Tuesday, November 30, 2010

Northern Kentucky University's First President Passes Away

This may not seem like big news to some, but it is to Matt and me. Without Frank Steely's leadership, NKU may never have succeeded and he and I may never have ended up there. Frank Steely, though I never had him in class, was a mentor to me. I spoke with him several times during my time at NKU, and as a member of Phi Alpha Theta, the school's history honor society. Steely was an amazing man who will be missed but whose legacy will last forever. From the Cincinnati Enquirer:
Frank Steely, the founding president of Northern Kentucky University, died Monday morning at Highland Spring in Fort Thomas of natural causes. He was 85.

Mr. Steely served as NKU’s president from December 1969 to September 1975 and taught history until 2001.

“He always said he never stepped in a classroom when he wasn’t glad to be there,” said his wife, Martha Pelfrey of Cold Spring.

He started as president when NKU was founded as Northern Kentucky State College and completed his tenure when the university featured 6,000 students, 150 professors and six buildings on the Highland Heights campus. It now has nearly 16,000 students.

In a statement, NKU President Jim Votruba called Mr. Steely “the human cornerstone of this university.”

“Frank Steely was given the Herculean task of building a university from the ground up – and he succeeded,” Votruba said in a statement.

A native of a small town in western Kentucky near Murray, Mr. Steely earned degrees from the University of South Carolina, the University of Kentucky and Rochester University.

He was dean of Clinch Valley College in Virginia when he was named president of Northern Kentucky State College in 1969. The school changed its name to Northern Kentucky University in 1976.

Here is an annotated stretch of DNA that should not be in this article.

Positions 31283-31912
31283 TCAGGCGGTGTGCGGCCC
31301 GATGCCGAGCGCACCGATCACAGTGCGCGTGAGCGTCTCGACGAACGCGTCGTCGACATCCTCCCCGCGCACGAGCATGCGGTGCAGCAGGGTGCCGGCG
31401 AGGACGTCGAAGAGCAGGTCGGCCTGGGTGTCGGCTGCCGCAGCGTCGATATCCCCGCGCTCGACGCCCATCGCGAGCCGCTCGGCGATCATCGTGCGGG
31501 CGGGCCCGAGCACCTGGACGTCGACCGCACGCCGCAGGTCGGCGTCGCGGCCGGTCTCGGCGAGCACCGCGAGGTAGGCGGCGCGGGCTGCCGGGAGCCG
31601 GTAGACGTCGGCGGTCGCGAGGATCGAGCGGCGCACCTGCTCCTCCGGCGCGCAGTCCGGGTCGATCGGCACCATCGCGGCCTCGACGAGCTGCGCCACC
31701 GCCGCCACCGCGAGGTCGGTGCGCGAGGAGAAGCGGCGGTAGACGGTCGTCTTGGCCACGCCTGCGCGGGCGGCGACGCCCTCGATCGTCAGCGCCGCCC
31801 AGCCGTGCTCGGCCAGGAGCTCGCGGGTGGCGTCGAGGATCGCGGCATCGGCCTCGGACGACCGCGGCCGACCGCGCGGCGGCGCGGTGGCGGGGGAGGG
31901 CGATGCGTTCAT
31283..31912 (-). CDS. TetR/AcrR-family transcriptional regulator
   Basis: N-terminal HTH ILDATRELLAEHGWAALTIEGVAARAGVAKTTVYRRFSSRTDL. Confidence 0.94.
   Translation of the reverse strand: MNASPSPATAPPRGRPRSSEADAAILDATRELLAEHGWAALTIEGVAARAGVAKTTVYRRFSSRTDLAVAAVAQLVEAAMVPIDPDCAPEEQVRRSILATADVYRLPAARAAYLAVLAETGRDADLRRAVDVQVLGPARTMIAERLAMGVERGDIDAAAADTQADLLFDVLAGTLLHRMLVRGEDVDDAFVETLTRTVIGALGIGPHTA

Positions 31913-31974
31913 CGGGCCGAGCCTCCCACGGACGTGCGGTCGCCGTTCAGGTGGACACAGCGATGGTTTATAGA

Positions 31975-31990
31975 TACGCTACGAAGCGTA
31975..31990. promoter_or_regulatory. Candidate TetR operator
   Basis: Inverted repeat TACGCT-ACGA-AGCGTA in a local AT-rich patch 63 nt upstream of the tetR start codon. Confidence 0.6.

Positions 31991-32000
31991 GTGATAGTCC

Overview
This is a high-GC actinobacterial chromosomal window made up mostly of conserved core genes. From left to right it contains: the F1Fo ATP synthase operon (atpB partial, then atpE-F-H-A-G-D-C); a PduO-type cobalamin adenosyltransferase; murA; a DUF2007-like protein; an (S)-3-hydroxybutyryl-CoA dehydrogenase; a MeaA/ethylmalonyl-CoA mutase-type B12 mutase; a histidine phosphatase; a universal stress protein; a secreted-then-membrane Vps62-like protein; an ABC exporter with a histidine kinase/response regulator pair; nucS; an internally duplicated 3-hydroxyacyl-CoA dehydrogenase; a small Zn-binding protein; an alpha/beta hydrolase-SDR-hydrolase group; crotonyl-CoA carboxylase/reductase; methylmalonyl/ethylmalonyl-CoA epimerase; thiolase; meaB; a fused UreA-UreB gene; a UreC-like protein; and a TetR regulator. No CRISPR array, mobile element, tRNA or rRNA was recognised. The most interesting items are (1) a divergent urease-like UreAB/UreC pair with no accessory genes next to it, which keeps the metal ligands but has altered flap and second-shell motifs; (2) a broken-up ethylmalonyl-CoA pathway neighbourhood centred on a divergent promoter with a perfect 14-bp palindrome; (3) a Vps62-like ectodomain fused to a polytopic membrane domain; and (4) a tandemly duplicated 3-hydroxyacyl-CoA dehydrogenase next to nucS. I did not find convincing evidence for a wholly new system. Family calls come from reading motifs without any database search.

In the first year, classes at the college were located in houses and barns and the music practice room was held in a renovated dog kennel.

“We had no staff, no students, no budget and no buildings,” recalled Ken Lucas, the former congressman and a founding member of NKU’s Board of Regents. “We literally started from scratch.”

Milestones during Mr. Steely’s tenure included the merger with Salmon P. Chase College of Law in 1972, the move to the Highland Heights campus, and the first conditional accreditation by the Southern Association of Colleges and Schools.

Mr. Steely is survived by Pelfrey; his first wife, Isoetta Steely of Fort Thomas; son, William Steely of Clarksville, Tenn.; daughter, Lisa Steely of Jacksonville, Fla.; five grandchildren and four great-grandchildren.

Visitation will be held from 3 to 7 p.m. Thursday (12/2) at First Baptist Church, 4410 Alexandria Pike in Cold Spring, with services to follow.

Burial will be at 2 p.m. Friday (12/3) at Hazel Cemetery in Hazel, Ky.

Memorial gifts may be directed to the Northern Kentucky University Foundation, Suite 221, Lucas Administrative Center, Highland Heights, KY 41099.